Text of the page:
Please tell us about yourself. How did you end up in such an offbeat, unconventional and interesting career?
Have you ever wondered how online retailers like Amazon recommend such relevant and unique products to you? Ved Piyush, a graduate student in the School of Statistics, can tell you exactly how it’s done. Through his experiences in the School of Statistics, Ved has applied his knowledge and expertise as a data scientist intern at Seagate.
What did you study?
Originally from India, Ved completed his undergraduate degree in statistics at the University of Delhi. “My father is a statistician in the Indian government, and I became interested in his work,” Piyush says. His father’s influence, along with the strong statistics program at the university, motivated Ved to further study statistics and its applications in the US.
After applying to many programs, Ved chose the University of Minnesota. “The program here is well-renowned and has excellent faculty,” he says, laughing about how he didn’t consider the weather in his decision. Now in his final year of graduate school, Ved has completed the required master’s coursework and is working on his final project to present to the graduate committee.
Tell us about your career path
After moving to Minnesota, Ved quickly became interested in machine learning and its applications within data science. Fortunately, the school has a close relationship with Seagate, a global technology company that has established a scholarship for statistics students here at the University. They send out an assessment for students to work on and, based on their performance, a few are selected for internships.
Ved was chosen to be a data scientist intern, working primarily on developing a recommendation system for Seagate’s internal use. His internship began last September; however, he became a full-time intern in January.
What was your role as a data scientist?
In his role, he looks at how to build user profiles based on the Seagate engineer’s usage histories. “For example, if you were to buy a coffee machine on Amazon, it may recommend to you a coffee filter,” Ved says. This process of making recommendations based on an engineer’s likes and preferences is an extensive one. “The algorithms are quite complicated but prove that statistics has a lot of practical uses,” he says.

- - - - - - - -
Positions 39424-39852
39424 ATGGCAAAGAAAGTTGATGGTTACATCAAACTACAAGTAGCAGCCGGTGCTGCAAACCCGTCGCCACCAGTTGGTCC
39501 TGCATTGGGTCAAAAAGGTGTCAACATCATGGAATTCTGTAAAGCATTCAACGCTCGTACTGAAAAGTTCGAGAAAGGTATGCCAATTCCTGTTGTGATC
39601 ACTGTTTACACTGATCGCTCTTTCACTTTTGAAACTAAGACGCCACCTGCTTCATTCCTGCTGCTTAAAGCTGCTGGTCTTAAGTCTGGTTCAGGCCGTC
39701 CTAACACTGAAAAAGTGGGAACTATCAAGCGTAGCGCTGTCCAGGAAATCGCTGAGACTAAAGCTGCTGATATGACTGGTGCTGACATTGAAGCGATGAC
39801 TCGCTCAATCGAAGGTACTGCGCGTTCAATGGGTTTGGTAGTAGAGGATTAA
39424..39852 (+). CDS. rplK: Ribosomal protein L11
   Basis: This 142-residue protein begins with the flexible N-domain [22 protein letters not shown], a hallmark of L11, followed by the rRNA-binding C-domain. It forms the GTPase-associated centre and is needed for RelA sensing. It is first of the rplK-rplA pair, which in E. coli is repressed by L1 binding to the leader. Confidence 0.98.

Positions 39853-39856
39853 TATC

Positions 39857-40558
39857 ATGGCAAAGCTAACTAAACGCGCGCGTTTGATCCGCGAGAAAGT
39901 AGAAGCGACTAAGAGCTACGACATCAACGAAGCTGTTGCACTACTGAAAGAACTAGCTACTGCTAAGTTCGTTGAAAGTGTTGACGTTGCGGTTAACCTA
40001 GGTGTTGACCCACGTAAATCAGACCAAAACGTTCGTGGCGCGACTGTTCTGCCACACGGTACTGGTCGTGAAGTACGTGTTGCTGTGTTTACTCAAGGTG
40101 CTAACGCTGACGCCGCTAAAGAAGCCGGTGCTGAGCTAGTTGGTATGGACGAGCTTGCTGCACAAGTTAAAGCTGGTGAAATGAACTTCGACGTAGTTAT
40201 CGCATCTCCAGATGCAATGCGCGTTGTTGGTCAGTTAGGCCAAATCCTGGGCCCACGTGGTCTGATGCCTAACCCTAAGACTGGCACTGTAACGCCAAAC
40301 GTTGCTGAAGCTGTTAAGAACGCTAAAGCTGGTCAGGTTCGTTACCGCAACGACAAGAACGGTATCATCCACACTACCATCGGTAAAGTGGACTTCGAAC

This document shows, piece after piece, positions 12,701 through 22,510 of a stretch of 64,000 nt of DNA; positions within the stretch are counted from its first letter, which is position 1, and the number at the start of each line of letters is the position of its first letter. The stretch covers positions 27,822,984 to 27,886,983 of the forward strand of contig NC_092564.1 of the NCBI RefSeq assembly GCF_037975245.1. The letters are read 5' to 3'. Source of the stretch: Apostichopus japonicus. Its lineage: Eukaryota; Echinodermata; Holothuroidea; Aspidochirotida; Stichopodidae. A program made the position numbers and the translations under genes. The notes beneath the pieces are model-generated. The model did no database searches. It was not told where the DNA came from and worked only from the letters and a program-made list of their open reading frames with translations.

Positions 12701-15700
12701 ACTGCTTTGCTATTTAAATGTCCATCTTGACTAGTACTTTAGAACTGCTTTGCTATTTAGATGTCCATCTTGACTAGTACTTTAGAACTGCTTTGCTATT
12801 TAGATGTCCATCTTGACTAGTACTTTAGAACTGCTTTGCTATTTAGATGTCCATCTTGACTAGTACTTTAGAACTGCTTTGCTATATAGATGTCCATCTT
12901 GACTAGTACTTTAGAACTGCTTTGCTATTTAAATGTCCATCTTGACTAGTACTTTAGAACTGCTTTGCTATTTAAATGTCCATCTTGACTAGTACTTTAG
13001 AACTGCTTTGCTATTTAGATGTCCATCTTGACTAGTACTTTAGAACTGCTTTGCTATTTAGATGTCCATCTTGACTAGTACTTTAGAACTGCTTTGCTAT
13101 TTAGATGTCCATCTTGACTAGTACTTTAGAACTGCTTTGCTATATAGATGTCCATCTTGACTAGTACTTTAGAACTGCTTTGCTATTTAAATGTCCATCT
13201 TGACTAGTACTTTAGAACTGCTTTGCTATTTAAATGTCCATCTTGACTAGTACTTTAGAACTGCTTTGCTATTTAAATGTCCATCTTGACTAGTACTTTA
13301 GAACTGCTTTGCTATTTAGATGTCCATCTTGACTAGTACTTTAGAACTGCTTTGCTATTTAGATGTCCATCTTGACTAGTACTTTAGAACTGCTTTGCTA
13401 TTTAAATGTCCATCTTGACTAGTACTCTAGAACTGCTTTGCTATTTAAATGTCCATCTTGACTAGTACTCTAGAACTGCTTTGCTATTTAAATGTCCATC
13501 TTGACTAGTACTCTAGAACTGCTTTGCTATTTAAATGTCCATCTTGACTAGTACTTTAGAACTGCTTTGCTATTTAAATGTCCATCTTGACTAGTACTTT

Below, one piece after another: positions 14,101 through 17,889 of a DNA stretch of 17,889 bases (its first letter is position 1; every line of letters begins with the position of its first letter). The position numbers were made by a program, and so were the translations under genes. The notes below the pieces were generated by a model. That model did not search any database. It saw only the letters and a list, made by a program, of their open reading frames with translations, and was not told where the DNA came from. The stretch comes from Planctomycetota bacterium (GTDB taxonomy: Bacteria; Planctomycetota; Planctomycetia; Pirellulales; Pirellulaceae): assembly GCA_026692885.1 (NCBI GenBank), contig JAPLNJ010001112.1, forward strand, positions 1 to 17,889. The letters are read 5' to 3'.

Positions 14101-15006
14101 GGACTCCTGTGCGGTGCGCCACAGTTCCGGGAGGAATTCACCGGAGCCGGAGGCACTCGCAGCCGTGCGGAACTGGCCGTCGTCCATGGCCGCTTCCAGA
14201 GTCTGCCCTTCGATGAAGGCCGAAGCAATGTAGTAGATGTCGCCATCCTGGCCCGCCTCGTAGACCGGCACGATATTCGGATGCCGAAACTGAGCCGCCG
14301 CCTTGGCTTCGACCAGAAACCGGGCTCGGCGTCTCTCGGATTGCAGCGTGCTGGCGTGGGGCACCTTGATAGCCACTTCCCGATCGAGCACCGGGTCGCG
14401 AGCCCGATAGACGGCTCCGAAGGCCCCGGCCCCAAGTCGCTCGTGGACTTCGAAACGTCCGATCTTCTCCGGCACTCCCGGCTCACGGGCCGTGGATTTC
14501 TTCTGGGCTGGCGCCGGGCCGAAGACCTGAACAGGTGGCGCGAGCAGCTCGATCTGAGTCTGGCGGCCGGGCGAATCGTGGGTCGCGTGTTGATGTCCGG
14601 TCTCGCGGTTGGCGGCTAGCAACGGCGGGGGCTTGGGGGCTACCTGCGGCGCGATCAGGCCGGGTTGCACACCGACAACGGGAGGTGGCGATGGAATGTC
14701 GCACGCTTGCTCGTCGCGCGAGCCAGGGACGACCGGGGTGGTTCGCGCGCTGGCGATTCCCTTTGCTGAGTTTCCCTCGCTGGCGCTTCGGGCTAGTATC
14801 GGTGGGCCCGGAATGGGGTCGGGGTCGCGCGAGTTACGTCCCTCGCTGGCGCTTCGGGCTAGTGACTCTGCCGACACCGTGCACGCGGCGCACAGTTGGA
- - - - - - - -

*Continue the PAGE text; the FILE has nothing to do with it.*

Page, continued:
Ved also works closely with the Seagate application that gives the recommendations to the engineers. These recommendations are collections of data-based reports and, with the abundance of reports, this becomes a very cumbersome process that the interns help alleviate. “We recommend new reports in the hopes it will give them the strategic intelligence and unique insight they didn’t have earlier,” Ved says. This project makes their day-to-day work easier and improves the company’s functionality as a whole.
How does your work benefit the community?
Along with interning with Seagate, Ved is also an officer of STATCOM, a School of Statistics student group that does consultation work for nonprofits in the community. In previous consultations, STATCOM has worked with nonprofits like Nice Ride MN and HomeLine MN.
Nice Ride MN places bicycle stations throughout the Twin Cities area for tourists, citizens, and whoever else wishes to rent them. STATCOM helped them learn more about their less frequent or walk-up customers. “The point was to help them achieve their goal of providing the best biking experience here in the Twin Cities,” Ved says.
In April, STATCOM held a data competition for graduate and undergraduate University of Minnesota students. They used a public dataset, and after a few days working on it, they presented their findings to professors within the department and received insightful feedback. “It was a very meaningful contribution to our student group because it allowed us to learn practical skills,” Ved notes.
Through the School of Statistics, Ved also had the opportunity to participate in the Summer Statistical Collaboration Program. Students are paired with researchers on campus looking for statistical help on their projects. Ved was paired with Digital Arts, Sciences, and Humanities (DASH) program director Benjamin Wiggins and political science professor Timothy Johnson, both in the process of digitizing Supreme Court justices’ handwritten notes from the weekly conference meetings in which they would cast their votes. “These [we]re some of the most secretive meetings in the US with no record except for these handwritten notes,” Ved says. You can help transcribe the handwritten conference notes left by Supreme Court justices. Visit the SCOTUS Notes project website.
Because most of the writing is illegible, researchers took pictures of the notes and are crowdsourcing them. Citizen scientists can look at the pictures from anywhere across the globe and help construct a translation of the notes. “We used natural language processing techniques, statistical algorithms, many machine learning techniques, and collaboration with language departments too,” Ved adds, acknowledging the importance of interdisciplinary collaboration.
Your future plans?
In his final year of graduate school, Ved feels ready for whatever the future may bring. He has applied for PhD programs to begin in fall 2018, including the University of Minnesota’s.
“I hope to do quality academic studies to further explore my research interests in a statistics PhD program,” Ved says. “I’ve experienced that the more you learn, the more seamlessly you can carry out your job.” He plans to continue working with Seagate until late July of this summer.